“Mr…” he glanced at my license that was balanced on his laptop. “O’Brien, I’m not trying to make you uncomfortable. If you’d rather I can just have someone check you at the station?”
“Shit. So you are arresting me?”
“Well you did punch him.” He chewed his lip and then opened his door. “Let me go talk to Sam. He never misses anything that goes on in his bar.”
I watched Officer Brown walk gracefully around the front of his squad car toward the other cop. As he stood talking I had a great view of him. Seeing as I had nothing else to do I went ahead and took in every inch of the guy. He was tall, broad shoulders and his uniform fit him perfectly. He looked exactly like you want a cop to look; powerful, clean cut and intelligent. That familiar tingle started up in my gut again. He turned to look when the bleeding thug pointed in my direction, and I looked away quickly.
When I glanced up again after a few minutes Officer Brown wasn’t anywhere in sight. I assumed he’d gone inside the bar. Glancing around his vehicle I noticed it was immaculate. Not even a speck of dirt on the carpet or the console up front. He was probably one of those regimented ex-military types that seemed drawn to police work. I noticed he had a couple of photographs tucked in his visor. The one in front was of a blond child and another tucked behind was of a good looking, dark haired man holding the same blond kid. The guy was laughing toward someone off camera, and I wondered if it was Officer Brown who was making him look so happy. It was hard to tell from just meeting Brown if he was into girls or guys, but the glint in the eye of the man in the picture had a flirtatious sparkle.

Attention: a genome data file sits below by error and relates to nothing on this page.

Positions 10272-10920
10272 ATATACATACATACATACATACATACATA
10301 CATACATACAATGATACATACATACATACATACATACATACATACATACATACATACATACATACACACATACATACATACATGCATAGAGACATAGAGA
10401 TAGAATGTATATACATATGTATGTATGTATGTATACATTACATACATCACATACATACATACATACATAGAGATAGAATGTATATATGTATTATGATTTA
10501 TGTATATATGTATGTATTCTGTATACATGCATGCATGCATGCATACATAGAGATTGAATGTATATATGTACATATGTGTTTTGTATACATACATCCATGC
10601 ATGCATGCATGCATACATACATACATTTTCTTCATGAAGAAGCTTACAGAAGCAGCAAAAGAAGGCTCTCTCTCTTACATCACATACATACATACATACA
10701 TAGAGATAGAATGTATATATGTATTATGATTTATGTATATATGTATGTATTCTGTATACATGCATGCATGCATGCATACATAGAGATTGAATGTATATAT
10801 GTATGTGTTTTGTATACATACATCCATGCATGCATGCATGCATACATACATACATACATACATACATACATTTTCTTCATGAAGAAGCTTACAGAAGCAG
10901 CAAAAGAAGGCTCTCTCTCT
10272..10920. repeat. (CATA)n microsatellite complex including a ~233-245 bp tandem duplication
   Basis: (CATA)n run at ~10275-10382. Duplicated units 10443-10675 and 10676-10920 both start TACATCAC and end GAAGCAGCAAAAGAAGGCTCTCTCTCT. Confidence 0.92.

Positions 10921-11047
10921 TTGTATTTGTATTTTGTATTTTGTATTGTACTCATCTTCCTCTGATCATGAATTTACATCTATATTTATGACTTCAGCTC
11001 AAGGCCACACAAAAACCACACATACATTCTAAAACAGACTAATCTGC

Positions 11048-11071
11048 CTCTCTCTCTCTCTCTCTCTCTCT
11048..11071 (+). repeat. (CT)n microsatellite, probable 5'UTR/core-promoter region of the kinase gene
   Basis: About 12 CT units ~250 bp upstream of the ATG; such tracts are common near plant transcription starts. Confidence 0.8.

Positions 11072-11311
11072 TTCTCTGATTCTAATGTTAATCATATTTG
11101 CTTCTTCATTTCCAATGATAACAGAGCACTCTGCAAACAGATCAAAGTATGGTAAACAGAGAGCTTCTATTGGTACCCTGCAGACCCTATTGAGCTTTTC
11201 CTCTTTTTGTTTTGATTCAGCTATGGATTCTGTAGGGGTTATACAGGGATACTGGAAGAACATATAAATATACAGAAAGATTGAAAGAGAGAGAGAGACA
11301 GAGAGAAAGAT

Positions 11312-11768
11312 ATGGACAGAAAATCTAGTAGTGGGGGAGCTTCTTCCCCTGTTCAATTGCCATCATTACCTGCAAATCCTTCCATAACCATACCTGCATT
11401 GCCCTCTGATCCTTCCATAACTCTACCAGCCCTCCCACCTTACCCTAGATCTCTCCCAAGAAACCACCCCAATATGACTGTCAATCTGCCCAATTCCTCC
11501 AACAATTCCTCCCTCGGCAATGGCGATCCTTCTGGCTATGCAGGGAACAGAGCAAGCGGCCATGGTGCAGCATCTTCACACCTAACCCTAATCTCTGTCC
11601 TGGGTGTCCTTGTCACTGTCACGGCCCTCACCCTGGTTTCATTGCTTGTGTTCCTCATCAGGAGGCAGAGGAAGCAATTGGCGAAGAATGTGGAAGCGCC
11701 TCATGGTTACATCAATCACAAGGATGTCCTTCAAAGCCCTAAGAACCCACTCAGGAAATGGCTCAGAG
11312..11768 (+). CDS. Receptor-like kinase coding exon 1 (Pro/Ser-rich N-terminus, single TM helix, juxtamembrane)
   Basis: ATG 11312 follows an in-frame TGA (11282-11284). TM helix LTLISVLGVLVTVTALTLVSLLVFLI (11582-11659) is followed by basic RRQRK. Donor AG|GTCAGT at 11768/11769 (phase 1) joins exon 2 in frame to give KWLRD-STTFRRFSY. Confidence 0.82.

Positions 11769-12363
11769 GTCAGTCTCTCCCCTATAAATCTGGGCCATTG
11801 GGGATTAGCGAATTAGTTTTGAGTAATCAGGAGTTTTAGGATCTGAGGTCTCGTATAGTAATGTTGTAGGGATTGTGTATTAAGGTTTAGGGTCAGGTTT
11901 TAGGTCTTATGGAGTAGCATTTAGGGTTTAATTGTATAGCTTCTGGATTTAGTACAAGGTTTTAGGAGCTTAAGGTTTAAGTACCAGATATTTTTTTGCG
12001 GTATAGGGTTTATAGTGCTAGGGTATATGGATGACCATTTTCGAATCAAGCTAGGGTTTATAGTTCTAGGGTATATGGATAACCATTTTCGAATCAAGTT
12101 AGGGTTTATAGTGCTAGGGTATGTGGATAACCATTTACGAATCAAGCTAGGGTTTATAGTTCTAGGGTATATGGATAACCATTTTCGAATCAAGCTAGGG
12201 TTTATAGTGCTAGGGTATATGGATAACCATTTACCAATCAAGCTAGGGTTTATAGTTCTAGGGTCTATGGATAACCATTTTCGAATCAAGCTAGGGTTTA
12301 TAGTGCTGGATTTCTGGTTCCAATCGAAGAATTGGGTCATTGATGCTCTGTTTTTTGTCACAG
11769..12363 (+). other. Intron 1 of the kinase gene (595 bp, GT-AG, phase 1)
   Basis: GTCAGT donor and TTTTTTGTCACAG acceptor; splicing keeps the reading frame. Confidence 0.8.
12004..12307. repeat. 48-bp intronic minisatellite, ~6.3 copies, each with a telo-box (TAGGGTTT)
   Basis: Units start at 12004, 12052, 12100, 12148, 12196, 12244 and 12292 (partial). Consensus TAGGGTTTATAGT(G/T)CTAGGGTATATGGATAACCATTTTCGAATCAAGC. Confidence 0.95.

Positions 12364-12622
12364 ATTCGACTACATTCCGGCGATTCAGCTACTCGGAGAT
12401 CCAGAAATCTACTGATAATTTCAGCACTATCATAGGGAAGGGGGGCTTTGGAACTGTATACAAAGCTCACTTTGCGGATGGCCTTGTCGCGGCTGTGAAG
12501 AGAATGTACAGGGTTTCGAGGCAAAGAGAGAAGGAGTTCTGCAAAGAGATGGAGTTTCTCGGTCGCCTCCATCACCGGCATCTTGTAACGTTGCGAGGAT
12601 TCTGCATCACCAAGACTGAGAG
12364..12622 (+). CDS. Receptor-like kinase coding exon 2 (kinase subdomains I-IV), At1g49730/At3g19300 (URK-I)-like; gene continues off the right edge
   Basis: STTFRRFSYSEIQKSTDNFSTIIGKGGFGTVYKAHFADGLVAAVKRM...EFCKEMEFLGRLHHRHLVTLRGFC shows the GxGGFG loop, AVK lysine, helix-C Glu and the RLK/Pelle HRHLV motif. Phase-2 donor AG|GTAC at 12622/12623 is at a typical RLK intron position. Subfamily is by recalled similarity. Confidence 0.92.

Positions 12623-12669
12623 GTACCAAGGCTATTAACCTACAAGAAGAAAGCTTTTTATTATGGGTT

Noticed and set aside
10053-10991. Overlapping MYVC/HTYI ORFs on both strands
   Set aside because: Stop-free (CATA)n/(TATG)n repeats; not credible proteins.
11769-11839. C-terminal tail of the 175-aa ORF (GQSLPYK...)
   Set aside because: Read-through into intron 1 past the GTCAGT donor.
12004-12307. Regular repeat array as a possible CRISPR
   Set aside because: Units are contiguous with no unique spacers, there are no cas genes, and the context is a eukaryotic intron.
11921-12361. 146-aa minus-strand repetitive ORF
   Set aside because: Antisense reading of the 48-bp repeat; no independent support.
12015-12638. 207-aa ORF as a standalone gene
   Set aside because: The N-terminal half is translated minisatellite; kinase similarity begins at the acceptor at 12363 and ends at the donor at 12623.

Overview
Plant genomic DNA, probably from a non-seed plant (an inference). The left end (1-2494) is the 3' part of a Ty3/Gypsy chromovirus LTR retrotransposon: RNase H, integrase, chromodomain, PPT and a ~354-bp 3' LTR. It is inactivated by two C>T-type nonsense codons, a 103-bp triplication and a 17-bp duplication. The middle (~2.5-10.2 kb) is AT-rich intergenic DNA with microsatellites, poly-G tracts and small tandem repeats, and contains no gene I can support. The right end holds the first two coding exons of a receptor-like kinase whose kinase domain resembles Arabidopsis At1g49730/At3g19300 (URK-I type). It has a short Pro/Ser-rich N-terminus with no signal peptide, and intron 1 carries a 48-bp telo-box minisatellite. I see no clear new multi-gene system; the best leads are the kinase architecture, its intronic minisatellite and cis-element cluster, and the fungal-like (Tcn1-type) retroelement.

There was a sharp rap on the window and, startled, I turned to see who it was. The door opened and Officer Brown took my elbow and helped me out of the car. A Hispanic guy with a white streak running down the center of his jet black hair stood watching me with his hands in his pockets.
“Yeah, that’s the kid,” the older man announced, nodding like one of those bobbing head statues in the rear window of a car.
My stomach dipped and I looked to Officer Brown for clarification. The cop twisted his lips and just stared at me. It was late evening and the butter yellow sun was sinking behind the buildings. The breeze was chilly, and when a little shiver ran through my body Officer Brown broke his silence.
“Sam agrees with your version of events.”
“He does?” My voice went up an octave like he’d told me he was giving me a free puppy. I was a little embarrassed at how excited I’d sounded, so I cleared my throat and spoke in a deeper tone. “That’s awesome.”
“You seem surprised.” Officer Brown’s lips twitched.
“Yeah, you’re starting to make me think I got it wrong.” Sam grinned and I noticed he had a golden front tooth. “I heard the guy ragging on you. He’s an asshole to everyone but he especially hates—” Sam shrugged and looked like he didn’t want to continue.
I swallowed and shifted nervously. “Gingers?”
Sam snorted as he took in my auburn hair. “Yeah, that too.” He turned to Officer Brown. “He was calling the kid names like faggot, and fudge packer. You know, the usual shit his ignorant type comes up with.” Sam turned to me. “Sorry kid, I’m just trying to make a point. I don’t agree with those terms.”
My face felt like a red neon sign. “It’s okay. I get it.”
Officer Brown cleared his throat. “And then he hit you?” His brown eyes were dark in the dimming light.
I nodded. “When he got up in my face I told him to fuck off, then he punched my shoulder. I think he was aiming for my face, but he was so drunk he missed.”
“Yep. That’s how it happened.” Sam agreed.
“Okay.” Officer Brown called to the other cop who was babysitting the thug, “Go ahead and book him.” Then he turned to me. “Since you don’t have any priors I think you’re off the hook Mr. O’Brien.”